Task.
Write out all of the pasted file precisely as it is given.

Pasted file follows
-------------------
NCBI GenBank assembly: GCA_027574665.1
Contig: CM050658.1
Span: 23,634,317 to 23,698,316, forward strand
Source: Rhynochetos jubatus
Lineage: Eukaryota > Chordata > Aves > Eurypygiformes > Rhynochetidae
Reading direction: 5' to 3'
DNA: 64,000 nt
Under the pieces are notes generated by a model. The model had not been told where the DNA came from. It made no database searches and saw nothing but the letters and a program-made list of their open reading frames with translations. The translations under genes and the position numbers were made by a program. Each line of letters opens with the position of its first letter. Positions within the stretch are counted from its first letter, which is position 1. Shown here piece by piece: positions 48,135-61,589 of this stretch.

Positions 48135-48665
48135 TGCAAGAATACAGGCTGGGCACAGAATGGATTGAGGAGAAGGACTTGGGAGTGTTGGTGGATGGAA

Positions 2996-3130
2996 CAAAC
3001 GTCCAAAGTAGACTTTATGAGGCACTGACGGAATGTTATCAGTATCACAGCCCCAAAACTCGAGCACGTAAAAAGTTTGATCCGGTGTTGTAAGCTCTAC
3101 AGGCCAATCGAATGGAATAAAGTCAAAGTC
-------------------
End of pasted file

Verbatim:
NCBI GenBank assembly: GCA_027574665.1
Contig: CM050658.1
Span: 23,634,317 to 23,698,316, forward strand
Source: Rhynochetos jubatus
Lineage: Eukaryota > Chordata > Aves > Eurypygiformes > Rhynochetidae
Reading direction: 5' to 3'
DNA: 64,000 nt
Under the pieces are notes generated by a model. The model had not been told where the DNA came from. It made no database searches and saw nothing but the letters and a program-made list of their open reading frames with translations. The translations under genes and the position numbers were made by a program. Each line of letters opens with the position of its first letter. Positions within the stretch are counted from its first letter, which is position 1. Shown here piece by piece: positions 48,135-61,589 of this stretch.

Positions 48135-48665
48135 TGCAAGAATACAGGCTGGGCACAGAATGGATTGAGGAGAAGGACTTGGGAGTGTTGGTGGATGGAA

Positions 2996-3130
2996 CAAAC
3001 GTCCAAAGTAGACTTTATGAGGCACTGACGGAATGTTATCAGTATCACAGCCCCAAAACTCGAGCACGTAAAAAGTTTGATCCGGTGTTGTAAGCTCTAC
3101 AGGCCAATCGAATGGAATAAAGTCAAAGTC